Posts in Decorate
Before & after: roadside dresser
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For anyone who has read my blog for years (thank you!), follows me on social media (yay!) or knows me in real life (hi!), you'll know I love a good roadside find. In our part of the world, the local council allows each household six council clean-up piles every year, which means every week anyone who's had a big declutter piles all their discarded goodies onto the roadside just waiting for me to come and save them before the big bad rubbish truck comes early Tuesday morning. I'll show you some of my fab finds in a later post, but for now, here is my latest junk transformation. 

dresser before and after 5.jpg

I drove past this guy one afternoon with a carload of kids. I gave it a quick check over: no damage, nice and solid, great shape, loads of potential. It had a large mirror attached to the top by two large rods but they were simply screwed into the back of the dresser so were easily removed. I just needed the right screwdriver. So a few car trips, few less kids, few extra tools and a whole lot of magic car packing later and it was safely home ready for a little love. Before it got that transformative love, though, it got a whole lot of kids-playing-schools love. In the middle of the living room!

dresser before and after 1.jpg

Layla had claimed it as her own as soon as we saw it, so I asked her what colour she wanted it as we were about to finish renovating her room and actually decorate it. White. I don't know, but I think she could be my child! So I sanded it back, primed it and gave it around three thick coats of SolarGuard in semi-gloss (TIP: I always use outdoor semi-gloss on my indoor trim and furniture. If it can handle the weather outdoors, it can surely handle my kids inside!) I finished it off with some tiny gold handles from Bunnings for $2.60 each - they're like little earrings and I think they're perfectly dainty and feminine for the pretty shape of the piece.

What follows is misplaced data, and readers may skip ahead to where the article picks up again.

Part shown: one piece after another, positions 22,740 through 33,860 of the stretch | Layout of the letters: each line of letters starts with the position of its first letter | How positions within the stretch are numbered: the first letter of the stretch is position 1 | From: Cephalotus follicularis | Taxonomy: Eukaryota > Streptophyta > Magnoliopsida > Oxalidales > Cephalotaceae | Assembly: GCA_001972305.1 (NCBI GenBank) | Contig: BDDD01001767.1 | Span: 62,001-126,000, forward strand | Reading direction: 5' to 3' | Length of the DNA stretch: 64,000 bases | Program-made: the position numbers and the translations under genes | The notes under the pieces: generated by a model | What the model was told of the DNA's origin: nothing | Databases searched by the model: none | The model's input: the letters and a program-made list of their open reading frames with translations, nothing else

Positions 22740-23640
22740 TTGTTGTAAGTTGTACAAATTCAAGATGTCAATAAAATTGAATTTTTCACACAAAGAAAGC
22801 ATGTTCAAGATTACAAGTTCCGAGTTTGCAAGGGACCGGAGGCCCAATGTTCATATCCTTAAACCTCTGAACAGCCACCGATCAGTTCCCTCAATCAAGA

dresser before and after 3.jpg

We moved it into Layla's room where it acts as a dresser for her bits and bobs but also a desk when she wants to draw and I kick her out of the kitchen. It happens. We're still to add a shelf and cork board/pictures above it, but for now it's home to a picture my mum painted when she was about 12. We made the wreath at our friend's Harvest Market a few months back. It's still in that same spot, albeit a little less green and healthy-looking! 

Beautifying and highlighting imperfections in the home
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If you've read my waffle for the past 9 and a half years (seriously, that is how long I've been blogging. That is scary.) you'll know how I'm not big on perfection. Perfect spaces, perfect people, perfect things - they are not real to me. Add a little wonkiness to a house, some mess to the waves of someone's hair or a few tell-tale signs of age on items and they become more interesting to me. And usually more beautiful. Recently I read about Kintsugi - a Japanese art form that sees damaged items repaired with gold (or silver). Rather than throw away broken crockery or smooth over cracks in rendered walls, the imperfections are highlighted with gold leaf and sealed with lacquer, creating an interesting feature of a home or allowing a favourite plate to continue dishing out your meals - with a little bling on the side. The method humanises things - giving them some attention, patching them up and letting them continue on their merry way rather than just giving up on them at the first sign of a breakdown. It's giving even the most ho-hum items a history, a story and a chance to shine. It's such a sweet sentiment in this throwaway world, and because I love gold leaf - and maybe because Marie Kondo and her whole "socks have feelings too" craziness has rubbed off on me more than I thought - I had to try it out on some damaged things I had around the house.